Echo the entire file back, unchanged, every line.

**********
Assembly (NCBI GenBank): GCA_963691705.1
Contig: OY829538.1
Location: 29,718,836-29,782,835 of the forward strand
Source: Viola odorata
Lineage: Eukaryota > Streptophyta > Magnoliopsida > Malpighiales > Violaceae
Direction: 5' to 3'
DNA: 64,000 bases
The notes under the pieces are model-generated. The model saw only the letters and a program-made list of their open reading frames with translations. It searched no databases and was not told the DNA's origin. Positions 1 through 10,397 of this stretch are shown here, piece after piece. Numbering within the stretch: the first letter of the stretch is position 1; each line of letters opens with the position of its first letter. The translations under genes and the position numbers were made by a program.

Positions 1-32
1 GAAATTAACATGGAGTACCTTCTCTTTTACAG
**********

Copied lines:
Assembly (NCBI GenBank): GCA_963691705.1
Contig: OY829538.1
Location: 29,718,836-29,782,835 of the forward strand
Source: Viola odorata
Lineage: Eukaryota > Streptophyta > Magnoliopsida > Malpighiales > Violaceae
Direction: 5' to 3'
DNA: 64,000 bases
The notes under the pieces are model-generated. The model saw only the letters and a program-made list of their open reading frames with translations. It searched no databases and was not told the DNA's origin. Positions 1 through 10,397 of this stretch are shown here, piece after piece. Numbering within the stretch: the first letter of the stretch is position 1; each line of letters opens with the position of its first letter. The translations under genes and the position numbers were made by a program.

Positions 1-32
1 GAAATTAACATGGAGTACCTTCTCTTTTACAG